Dianne Solis is a senior writer at the Dallas Morning News, reporting on immigration. Her stories have probed the lives of a Honduran family split by deportation, a retiree who crusades against immigration, the victims of identity theft, and Guatemalans who endure low wages and dangerous working conditions in the Texas meatpacking industry. Solís has also written about the rise of drug cartels in Mexico, violence against migrants along the Guatemalan-Mexico border and deportees who have been forcibly sedated with powerful psychotropic drugs. She formerly covered immigration for The Wall Street Journal from the Journal’s Houston and Mexico City bureaus, and has written for public radio and television. Solís, a Nieman Fellow at Harvard, was raised in the San Joaquin Valley of California where all her grandparents settled after fleeing the violence of the Mexican Revolution.

Douglas Stump, founder and Senior Attorney at Stump & Associates, P.C., has nearly three decades of experience in the practice of immigration law.  He currently serves as the National First Vice President of the 11,500 member American Immigration lawyers Association (AILA), the nation’s largest organization of immigration attorneys. He frequently serves in an advisory capacity on legislative efforts to draft new immigration laws. He has co-edited over 20 books on immigration law and spoken at more than 75 national and international conferences on immigration law. Since 1996, he has been listed in the Bar Register of Preeminent Lawyers and is listed in Best Lawyers in America for immigration law. Stump was recently recognized in Oklahoma Magazine as one of the Top 50 Super Lawyers in Oklahoma and is listed in Who’s Who of International Corporate Immigration Attorneys.

Arturo Vargas is the executive director of the National Association of Latino Elected and Appointed Officials, a national membership organization of Latino policymakers and their supporters.  He also serves as executive director of the NALEO Educational Fund, an affiliated national nonprofit organization that strengthens American democracy by promoting the full participation of Latinos in civic life. Prior to joining NALEO, Vargas was vice president for community education and public policy of the Mexican American Legal Defense and Educational Fund. He has also worked as a senior education policy analyst at the National Council of La Raza in Washington, D.C. He holds a masters degree in Education and a bachelor’s degree in history and Spanish from Stanford University.  He is from Los Angeles and was born in El Paso, Texas.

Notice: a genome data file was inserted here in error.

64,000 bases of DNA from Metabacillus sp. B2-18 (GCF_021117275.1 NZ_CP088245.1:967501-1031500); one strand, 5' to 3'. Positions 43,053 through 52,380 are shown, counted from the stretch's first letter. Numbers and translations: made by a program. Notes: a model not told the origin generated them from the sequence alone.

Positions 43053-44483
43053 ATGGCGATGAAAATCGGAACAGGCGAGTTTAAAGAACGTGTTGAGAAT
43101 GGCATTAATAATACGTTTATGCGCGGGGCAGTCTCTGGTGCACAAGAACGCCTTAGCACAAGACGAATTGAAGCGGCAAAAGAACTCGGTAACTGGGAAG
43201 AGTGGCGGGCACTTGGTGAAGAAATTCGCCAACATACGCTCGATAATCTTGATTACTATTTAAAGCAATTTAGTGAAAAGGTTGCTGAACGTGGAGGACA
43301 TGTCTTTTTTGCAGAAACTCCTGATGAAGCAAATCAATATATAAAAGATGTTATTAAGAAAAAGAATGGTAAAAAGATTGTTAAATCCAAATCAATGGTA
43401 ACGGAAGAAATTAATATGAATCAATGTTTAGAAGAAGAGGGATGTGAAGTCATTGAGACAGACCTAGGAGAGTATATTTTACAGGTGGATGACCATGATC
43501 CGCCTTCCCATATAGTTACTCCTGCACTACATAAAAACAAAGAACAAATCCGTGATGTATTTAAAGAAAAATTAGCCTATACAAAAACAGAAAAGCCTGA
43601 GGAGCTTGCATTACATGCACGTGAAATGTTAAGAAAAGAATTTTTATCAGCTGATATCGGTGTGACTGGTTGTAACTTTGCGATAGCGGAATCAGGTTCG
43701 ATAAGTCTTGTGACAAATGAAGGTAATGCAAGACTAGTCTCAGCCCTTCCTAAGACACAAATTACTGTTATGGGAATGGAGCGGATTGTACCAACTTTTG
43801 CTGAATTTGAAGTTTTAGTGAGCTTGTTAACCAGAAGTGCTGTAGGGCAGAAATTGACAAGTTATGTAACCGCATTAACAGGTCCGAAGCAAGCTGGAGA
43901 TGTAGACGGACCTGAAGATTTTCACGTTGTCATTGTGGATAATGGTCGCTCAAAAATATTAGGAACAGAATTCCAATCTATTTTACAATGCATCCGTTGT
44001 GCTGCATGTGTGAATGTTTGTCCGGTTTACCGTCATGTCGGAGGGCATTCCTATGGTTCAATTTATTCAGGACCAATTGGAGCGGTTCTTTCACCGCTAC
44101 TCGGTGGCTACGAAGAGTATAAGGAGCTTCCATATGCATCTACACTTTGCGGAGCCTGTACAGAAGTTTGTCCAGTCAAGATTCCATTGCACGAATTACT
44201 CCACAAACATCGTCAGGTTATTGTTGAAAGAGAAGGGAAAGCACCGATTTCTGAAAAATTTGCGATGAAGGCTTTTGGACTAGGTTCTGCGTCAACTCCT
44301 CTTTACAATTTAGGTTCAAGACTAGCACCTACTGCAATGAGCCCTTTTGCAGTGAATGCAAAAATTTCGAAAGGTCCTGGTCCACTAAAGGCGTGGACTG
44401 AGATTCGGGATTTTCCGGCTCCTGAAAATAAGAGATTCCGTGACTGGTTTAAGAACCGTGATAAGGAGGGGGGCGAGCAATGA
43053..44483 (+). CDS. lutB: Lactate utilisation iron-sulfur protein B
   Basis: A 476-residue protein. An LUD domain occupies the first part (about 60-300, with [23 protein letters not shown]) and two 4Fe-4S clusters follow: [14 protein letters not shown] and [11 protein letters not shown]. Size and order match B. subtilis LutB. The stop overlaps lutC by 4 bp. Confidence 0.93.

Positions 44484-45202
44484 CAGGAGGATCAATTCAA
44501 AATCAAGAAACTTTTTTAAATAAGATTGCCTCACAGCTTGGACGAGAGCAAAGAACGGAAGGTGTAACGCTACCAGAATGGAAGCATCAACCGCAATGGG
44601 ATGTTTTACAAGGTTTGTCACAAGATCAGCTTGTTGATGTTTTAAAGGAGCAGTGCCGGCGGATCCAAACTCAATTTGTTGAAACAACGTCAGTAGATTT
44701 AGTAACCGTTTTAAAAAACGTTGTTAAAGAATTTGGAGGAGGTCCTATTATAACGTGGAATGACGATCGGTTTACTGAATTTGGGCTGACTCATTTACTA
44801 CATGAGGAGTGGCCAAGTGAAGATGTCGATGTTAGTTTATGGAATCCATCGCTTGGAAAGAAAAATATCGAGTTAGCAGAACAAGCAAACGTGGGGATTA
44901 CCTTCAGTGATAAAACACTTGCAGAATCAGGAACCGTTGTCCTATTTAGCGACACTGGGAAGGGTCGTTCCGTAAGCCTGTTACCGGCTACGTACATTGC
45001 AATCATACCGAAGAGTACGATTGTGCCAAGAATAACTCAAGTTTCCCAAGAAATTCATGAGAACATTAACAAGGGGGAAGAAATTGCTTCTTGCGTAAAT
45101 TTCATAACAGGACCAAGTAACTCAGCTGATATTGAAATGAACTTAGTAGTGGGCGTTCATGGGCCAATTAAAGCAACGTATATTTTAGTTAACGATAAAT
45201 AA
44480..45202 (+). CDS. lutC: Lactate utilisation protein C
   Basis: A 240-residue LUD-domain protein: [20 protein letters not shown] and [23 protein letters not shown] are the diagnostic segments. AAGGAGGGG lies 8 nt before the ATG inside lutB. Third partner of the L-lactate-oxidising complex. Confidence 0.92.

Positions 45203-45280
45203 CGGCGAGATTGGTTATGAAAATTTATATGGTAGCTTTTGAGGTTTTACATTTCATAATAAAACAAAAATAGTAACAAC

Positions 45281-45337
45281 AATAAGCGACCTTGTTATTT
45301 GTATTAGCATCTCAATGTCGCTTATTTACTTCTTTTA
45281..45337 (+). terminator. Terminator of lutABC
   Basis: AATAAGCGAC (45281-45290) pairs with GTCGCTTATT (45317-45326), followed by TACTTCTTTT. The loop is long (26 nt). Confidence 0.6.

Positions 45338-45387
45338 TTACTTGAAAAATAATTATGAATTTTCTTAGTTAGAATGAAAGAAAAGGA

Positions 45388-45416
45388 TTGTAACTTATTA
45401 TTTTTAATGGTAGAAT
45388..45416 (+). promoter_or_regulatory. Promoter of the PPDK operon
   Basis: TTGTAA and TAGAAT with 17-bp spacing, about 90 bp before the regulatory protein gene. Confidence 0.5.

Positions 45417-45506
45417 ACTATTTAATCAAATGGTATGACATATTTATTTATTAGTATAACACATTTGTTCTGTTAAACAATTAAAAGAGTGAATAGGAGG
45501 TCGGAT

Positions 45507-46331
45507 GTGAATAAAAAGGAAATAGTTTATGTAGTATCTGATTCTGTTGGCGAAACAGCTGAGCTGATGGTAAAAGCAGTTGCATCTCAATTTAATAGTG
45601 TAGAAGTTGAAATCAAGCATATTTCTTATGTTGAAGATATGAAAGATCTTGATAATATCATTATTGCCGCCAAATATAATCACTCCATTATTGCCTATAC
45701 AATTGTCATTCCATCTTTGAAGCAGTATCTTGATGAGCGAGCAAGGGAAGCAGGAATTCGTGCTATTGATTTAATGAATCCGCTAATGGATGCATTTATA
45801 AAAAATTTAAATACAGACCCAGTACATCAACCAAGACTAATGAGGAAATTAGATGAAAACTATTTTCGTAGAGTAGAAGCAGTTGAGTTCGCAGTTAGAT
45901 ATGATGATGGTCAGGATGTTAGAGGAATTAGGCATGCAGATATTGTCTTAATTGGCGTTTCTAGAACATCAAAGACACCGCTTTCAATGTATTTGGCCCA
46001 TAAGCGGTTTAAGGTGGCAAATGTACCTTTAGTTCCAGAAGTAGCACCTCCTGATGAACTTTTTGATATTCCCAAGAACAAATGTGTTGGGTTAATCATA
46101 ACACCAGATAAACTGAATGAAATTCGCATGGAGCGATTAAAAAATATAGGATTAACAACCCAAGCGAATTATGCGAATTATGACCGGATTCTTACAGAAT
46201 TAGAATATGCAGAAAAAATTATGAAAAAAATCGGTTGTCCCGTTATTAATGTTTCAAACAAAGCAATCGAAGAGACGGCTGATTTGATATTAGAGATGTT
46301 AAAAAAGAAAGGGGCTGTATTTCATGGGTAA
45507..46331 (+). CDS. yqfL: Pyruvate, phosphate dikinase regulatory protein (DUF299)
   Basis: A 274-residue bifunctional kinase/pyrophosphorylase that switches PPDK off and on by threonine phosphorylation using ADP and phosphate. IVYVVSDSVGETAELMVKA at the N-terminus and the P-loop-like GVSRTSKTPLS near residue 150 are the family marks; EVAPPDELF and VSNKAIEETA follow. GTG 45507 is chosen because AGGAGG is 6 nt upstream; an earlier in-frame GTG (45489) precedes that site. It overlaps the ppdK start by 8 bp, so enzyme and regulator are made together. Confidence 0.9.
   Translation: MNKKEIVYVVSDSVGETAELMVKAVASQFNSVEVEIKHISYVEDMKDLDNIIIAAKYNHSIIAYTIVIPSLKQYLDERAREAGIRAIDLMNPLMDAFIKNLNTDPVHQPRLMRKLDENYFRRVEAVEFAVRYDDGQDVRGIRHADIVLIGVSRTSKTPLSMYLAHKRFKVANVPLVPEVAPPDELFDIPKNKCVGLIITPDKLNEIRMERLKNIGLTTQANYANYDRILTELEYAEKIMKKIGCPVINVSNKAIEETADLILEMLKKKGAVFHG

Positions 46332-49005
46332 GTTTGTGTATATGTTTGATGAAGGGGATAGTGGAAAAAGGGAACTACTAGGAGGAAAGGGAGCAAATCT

Jose Antonio Vargas, an award-winning multimedia journalist, is the founder of Define American, an immigration advocacy group. Last year, he stunned media colleagues and sparked a national debate when he wrote an essay, “My Life as an Undocumented Immigrant,” for the New York Times Magazine. Born in the Philippines, he emigrated to the United States at the age of 12. As a reporter for the Washington Post, he covered tech and video game culture, HIV/AIDS and politics and was part of the team that won a Pulitzer Prize for covering the 2007 massacre at Virginia Tech. His 2006 series on HIV/AIDS in Washington, D.C., inspired a feature-length documentary, which he co-produced and wrote. The film premiered at the 2010 Tribeca Film Festival and aired on Showtime. Vargas later worked for the Huffington Post as a senior contributing editor and also has written for the New Yorker and Rolling Stone. He lives in New York City.

One Response to “Speakers”


  1. Your Editor in Norman, Oklahoma - April 20, 2012

    […] residence with the 2012 "Immigration in the Heartland" Fellows.  Posting may be lighter and/or later than usual for a few […]